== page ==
Architecture in a critical time: Glimpses from Jeanne Gang a paper by Greg Lindsay

I just posted, in ULGC Tumblr, some glimpses of a paper on Jeanne Gang of Studio Gang written by Greg Lindsay on The Wall Street Journal online. But, continuing my reading, I found Gang's statement in the right path of my previous posts on architecture in a depressed economy. Below an abstract of Lindsay's paper:
Rendered view of Northerly Island ı Creating an Ecological Urban Habitat | © Studio Gang
> Anticipated Phase I announced to be completed by 2015

We're at the end of a boom that demanded architects focus on iconic buildings that prized shape over structure and form. On the plus side, it pushed forward our understanding of both. Some of the buildings completed in the last 10 years would not have been possible at any other time in history. The fact the Burj Khalifa in Dubai exists blows my mind — it's just awesome. But now we're at the dawn of a new mode of work requiring cross-collaboration, and somebody who can see all the different facets of a problem is critical. We see it in science all the time, where none of the most important problems can be tackled by a single discipline.
For our work exploring the future of suburbia, we asked, "How can we deal with a polluted postindustrial landscape while making room for more residents and giving them space to both live and work?" In Cicero, a Chicago suburb with thousands of foreclosures and a booming immigrant population, we interviewed local residents, real-estate developers, housing, immigration and financial-policy experts and even the owners of the freight rail lines that run through town. I assembled a team that knew their way around the suburbs, including people like Theaster Gates, an artist who knows how to start dialogues with communities. We synthesized our ideas into a proposal: select an abandoned factory site, salvage its materials and reuse them to build à la carte housing that better fits the needs of extended immigrant families. The project is a completely new way of envisioning the suburbs, integrating all aspects of life instead of separating them into live, work and play.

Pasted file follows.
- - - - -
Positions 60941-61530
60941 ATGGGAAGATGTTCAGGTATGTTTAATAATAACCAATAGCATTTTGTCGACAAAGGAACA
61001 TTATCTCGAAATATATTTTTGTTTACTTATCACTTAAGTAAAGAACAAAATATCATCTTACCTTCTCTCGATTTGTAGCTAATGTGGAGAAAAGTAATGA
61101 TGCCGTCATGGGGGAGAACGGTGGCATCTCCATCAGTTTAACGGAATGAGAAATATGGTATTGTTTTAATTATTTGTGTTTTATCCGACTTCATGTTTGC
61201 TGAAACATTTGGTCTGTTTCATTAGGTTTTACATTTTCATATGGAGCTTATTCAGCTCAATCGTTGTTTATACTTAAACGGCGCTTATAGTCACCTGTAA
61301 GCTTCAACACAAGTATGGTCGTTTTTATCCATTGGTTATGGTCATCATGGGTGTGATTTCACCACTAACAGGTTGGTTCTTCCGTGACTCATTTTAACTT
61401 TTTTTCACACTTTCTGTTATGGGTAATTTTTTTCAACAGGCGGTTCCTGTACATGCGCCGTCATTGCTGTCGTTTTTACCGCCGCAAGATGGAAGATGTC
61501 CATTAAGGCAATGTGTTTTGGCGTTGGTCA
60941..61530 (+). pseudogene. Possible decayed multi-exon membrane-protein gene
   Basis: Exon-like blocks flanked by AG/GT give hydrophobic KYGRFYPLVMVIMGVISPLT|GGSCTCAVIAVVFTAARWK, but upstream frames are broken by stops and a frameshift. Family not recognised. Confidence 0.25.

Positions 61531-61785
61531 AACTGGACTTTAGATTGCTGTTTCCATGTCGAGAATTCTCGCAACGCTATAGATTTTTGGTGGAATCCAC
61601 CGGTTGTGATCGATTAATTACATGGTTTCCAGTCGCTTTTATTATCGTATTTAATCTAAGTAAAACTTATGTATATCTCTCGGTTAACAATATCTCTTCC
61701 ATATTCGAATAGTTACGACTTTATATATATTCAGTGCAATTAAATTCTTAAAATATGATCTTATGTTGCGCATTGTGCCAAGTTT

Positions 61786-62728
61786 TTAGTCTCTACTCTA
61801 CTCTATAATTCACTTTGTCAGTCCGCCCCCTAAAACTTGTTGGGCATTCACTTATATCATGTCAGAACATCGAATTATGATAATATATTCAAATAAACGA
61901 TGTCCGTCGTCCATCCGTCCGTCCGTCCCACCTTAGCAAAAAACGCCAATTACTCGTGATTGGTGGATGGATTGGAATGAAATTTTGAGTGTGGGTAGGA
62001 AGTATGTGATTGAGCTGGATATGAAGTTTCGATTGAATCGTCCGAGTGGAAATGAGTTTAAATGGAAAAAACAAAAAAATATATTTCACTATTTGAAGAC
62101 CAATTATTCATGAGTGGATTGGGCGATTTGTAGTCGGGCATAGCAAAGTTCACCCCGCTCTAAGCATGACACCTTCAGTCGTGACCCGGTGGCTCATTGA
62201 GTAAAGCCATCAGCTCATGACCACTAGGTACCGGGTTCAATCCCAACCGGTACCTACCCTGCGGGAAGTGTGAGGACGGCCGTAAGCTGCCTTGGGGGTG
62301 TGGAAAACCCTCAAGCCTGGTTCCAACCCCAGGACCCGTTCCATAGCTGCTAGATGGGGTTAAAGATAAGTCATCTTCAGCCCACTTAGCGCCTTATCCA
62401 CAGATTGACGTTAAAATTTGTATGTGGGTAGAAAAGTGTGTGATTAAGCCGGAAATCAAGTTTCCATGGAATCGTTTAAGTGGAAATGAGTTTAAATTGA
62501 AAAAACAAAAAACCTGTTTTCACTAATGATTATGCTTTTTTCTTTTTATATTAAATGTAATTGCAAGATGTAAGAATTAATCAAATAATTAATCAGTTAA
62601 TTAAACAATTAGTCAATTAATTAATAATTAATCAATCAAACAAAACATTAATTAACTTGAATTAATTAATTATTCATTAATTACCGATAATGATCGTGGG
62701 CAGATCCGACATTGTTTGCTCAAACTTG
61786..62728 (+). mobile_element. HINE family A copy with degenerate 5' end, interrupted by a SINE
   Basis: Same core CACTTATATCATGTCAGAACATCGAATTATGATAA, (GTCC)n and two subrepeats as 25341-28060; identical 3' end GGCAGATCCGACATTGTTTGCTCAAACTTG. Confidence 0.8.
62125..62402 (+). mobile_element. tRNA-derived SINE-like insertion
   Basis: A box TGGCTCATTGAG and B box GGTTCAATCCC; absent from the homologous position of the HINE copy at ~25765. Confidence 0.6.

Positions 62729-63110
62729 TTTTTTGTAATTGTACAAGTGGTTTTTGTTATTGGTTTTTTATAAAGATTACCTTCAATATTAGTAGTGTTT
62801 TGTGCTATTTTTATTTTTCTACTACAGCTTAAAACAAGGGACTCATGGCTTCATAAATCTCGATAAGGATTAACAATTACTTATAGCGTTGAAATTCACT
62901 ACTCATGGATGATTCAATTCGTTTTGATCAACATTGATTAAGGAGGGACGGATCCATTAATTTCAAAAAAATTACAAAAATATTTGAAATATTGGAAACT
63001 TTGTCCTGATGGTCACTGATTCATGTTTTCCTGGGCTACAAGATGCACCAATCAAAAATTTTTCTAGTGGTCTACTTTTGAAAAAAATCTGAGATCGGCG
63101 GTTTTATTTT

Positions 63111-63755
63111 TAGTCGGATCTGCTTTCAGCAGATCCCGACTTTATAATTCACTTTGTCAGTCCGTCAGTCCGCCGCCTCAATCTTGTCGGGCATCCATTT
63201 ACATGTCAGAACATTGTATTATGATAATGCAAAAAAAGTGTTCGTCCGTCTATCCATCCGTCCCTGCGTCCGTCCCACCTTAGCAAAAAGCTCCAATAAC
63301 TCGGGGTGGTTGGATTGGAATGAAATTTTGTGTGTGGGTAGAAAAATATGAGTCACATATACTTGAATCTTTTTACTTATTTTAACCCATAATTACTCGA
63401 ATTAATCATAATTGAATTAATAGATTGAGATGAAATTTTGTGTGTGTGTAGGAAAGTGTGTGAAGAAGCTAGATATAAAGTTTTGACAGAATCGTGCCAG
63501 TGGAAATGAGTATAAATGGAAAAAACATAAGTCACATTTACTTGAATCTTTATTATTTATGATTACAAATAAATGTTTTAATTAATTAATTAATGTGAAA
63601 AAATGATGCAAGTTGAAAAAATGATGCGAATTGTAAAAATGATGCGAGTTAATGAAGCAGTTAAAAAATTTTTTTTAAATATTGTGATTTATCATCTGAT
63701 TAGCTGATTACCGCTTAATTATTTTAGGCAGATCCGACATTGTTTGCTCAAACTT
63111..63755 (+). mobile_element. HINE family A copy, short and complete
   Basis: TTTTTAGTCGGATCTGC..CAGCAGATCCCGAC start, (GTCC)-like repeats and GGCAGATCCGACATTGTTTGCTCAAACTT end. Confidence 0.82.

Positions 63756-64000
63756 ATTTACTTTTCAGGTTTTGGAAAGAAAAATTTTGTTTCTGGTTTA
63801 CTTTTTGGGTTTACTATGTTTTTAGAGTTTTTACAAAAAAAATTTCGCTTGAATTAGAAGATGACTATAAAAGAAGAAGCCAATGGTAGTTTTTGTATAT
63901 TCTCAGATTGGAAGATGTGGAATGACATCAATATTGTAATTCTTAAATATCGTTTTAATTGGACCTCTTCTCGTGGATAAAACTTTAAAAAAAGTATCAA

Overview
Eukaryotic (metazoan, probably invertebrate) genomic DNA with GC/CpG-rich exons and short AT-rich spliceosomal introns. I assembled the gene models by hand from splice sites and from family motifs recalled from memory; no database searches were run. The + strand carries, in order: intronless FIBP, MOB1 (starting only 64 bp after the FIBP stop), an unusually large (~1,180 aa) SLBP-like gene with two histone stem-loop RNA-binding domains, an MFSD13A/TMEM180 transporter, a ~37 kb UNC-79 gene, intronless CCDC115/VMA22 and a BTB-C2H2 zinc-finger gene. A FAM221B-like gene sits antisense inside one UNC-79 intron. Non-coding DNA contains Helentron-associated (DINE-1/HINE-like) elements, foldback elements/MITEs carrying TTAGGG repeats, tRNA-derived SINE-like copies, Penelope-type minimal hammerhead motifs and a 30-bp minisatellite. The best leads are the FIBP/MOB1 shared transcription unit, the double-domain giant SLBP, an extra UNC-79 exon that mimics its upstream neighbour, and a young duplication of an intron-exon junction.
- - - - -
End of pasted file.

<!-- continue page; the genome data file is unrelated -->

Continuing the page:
Architects have a powerful role to play in solving some of society's most pressing issues, like urbanization. The design of a city can either make life exciting or pure hell. I think we have something important to offer. That's probably one reason a lot of us at Studio Gang still work into the late hours of the night. What drives us is the possibility of making a breakthrough. That's my adrenaline: To think that, one of these nights, we might end up changing the world.
Plan of Northerly Island | © Studio Gang

Click on the link to access to the entire paper.

Weekread 002: Architecture in an age of depletion; CLOG discussing Brutalism; A Small Lab and Tokyo Green Space exploring Tokyo's gardens on a water bus; everything else

CLOG opens the discussion on Brutalism, the topic of its forthcoming issue, on the Glass House Conversations with this question Should we consider Brutalism as an ethic or an aesthetic? You can answer on Glass House Conversations. Note: 11 days left…

The little publication Pidgin is back with a 14th issue edited by Aleksandr Bierig, Julia Chapman, Ivi Diamantopoulou, Anna Knoell, and Gabriel Fries-Briggs. Contributors are: Phoebe Springstubb, Paul Lewis, Griffin Ofiesh, Laura Isabel Ettedgui, Henry Ng, Jesse Seegers, Trudy Watt, J. Brantley Hightower, Grayson Cox, Michal Koszycki, Ang Li, J. Robert Hillier, and William Sims.
Rendered view of Regeneration of Martiri Partigiani Plaza | © LED Architecture

The industrial city is in mutation. One (among many others) reason is the digitisation of manufacturing which is transforming in depth fabrication of goods, The Economist reported in April. The first two industrial eras made us richer and more urban. How will the third revolution turn? Who knows. What is at stake, however, is the future of industrial cities: as companies are closing their doors, what futures for the industrial areas? An example is furnished with Ömer Kanipak's paper titled Dirty City posted on The Istanbul Design Biennial online journal edited by Emre Arolat and Domus's editor-in-chief Joseph Grima posted the 23red October 2012. Istanbul's industrial areas and commercial zones of small-scale manufacturers and industrial products are changing rapidly. Henceforth, luxury residences, shopping centres are replacing industrial areas. And this has a price: by-product city. A city — note: Istanbul is far from being the exception — now is becoming shaped by and for… its consumers. As Ömer Kanipak points out, "What underlies this transformation is the anxiety to build more housing and facilities to accommodate more tourists." Like a large majority of post-industrial cities, Istanbul, "that has once embraced the immediate aesthetic of engineering and technology as the indicator of modernization and advancement, is now viewing industry and all its emanations through a different perspective. All the visible elements of the infrastructure that make a city into what it is, are decorated or covered out of sight. Greater industrial areas and structures that cannot be hidden out of view are merely awaiting the barbarous arms of bulldozers to make space for luxury residences and hostels. Ultimately Istanbul is evolving into a new city, shiny and hygienic, yet devoid of all its patina and memories."